When finishing a wood floor, there are many things to consider. One of the biggest tripping points can be moisture. Understanding the relationship between humidity, temperature, and time of year will help you to ensure that you get your finish right in order to achieve an attractive floor with ease––and without adhesion issues. Here are some tips on how to avoid adhesion issues due to humidity and moisture issues.
Measuring moisture & relative humidity
Staying on top of moisture measurements throughout the entire wood floor installation process is they key to avoiding adhesion issues.
If you’re installing hardwood flooring, moisture should be at the top of your list of things to control, which means it should be at the top of your list of inspection items before, during, and after installation. Wood moisture meters measure moisture content in wood and should be a tool in every wood floor contractor’s arsenal––not so different from an electrician using a voltage tester or a plumber with his trusty pipe wrench. Buy a wood floor moisture meter now.
One such problem that plagues installers is adhesion issues between the finish and the wood. This is caused by improper moisture content on the surface of the wood. If not done correctly, the finish can take on moisture from a humid room and cause small bubbles to appear on the surface. This process is known as adhesion failure.
Adhesive, stains, and finishes will all have problems adhering to spots where water has penetrated or excessive moisture is present due to humidity.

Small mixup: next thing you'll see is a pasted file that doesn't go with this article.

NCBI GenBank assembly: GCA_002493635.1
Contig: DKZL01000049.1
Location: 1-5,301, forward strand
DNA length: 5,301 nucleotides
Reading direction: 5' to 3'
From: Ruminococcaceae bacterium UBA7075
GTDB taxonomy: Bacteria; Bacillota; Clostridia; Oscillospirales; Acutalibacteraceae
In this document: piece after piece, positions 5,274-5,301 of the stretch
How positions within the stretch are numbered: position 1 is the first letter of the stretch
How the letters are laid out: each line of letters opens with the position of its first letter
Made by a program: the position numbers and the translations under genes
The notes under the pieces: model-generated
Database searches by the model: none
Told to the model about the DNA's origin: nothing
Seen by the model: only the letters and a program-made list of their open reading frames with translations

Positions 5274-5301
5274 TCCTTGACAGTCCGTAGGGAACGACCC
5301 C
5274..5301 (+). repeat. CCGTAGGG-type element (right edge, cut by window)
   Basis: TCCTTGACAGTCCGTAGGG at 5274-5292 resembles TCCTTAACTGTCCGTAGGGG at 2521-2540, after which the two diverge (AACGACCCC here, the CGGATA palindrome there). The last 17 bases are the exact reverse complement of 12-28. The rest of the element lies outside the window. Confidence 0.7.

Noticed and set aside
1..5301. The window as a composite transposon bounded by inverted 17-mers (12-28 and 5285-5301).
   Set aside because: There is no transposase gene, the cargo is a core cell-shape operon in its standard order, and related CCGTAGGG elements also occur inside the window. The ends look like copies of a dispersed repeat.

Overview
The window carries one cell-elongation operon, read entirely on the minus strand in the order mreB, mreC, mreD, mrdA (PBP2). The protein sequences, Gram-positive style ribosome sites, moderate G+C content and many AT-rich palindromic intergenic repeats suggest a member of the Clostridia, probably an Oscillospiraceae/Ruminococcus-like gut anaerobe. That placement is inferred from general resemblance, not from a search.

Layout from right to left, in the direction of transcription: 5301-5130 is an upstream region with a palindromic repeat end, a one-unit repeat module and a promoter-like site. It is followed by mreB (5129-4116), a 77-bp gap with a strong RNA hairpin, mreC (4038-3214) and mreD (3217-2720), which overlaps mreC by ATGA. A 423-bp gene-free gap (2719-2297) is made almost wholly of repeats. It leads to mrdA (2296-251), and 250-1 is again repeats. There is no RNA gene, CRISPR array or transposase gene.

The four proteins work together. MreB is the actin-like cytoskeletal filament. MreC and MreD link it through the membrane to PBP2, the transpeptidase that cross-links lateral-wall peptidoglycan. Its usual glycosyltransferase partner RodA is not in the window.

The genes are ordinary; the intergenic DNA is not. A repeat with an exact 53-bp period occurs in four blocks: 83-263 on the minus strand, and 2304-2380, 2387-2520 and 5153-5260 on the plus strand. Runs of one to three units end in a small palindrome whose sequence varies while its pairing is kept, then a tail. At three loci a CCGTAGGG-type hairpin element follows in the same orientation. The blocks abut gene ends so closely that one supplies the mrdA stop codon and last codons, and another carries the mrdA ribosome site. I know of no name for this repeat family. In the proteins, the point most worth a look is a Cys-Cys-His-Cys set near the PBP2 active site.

Learn how and when to apply finish if your working area has high humidity.
Taking high or low humidity into account for dry times
High relative humidity can actually increase the time it takes to stain and finish your wood floors. In high humidity conditions (e.g. during the summer), finish and stain will take longer to cure. You don’t want to abrade and start the second coat too early in the curing process.
Knowing the amount of humidity in your environment can be helpful when determining how long to allow your wood floor finish or stain to dry before applying a second coat.
We recommend using a hygrometer to measure the precise humidity levels of a jobsite. Hygrometers are precision instruments which assist you in monitoring the relative humidity (RH) of a room. Along with a moisture meter, this is an essential tool for any wood floor contractor to have on hand.
There are a lot of variables that can impact how long the first coat will take to cure. This includes temperature, humidity, the amount of finish being applied (more finish takes longer to cure), and the type of finish (water-based finish will typically not take as long to cure as oil-based poly finish.)
The big question is, how long do you need to wait before applying the second coat of finish or stain? It depends on what type of finish and/or stain you’re using and the humidity levels in the environment of the jobsite. The manufacturer should have instructions for this depending on the amount of humidity present in the environment, which is why it’s of utmost importance to measure!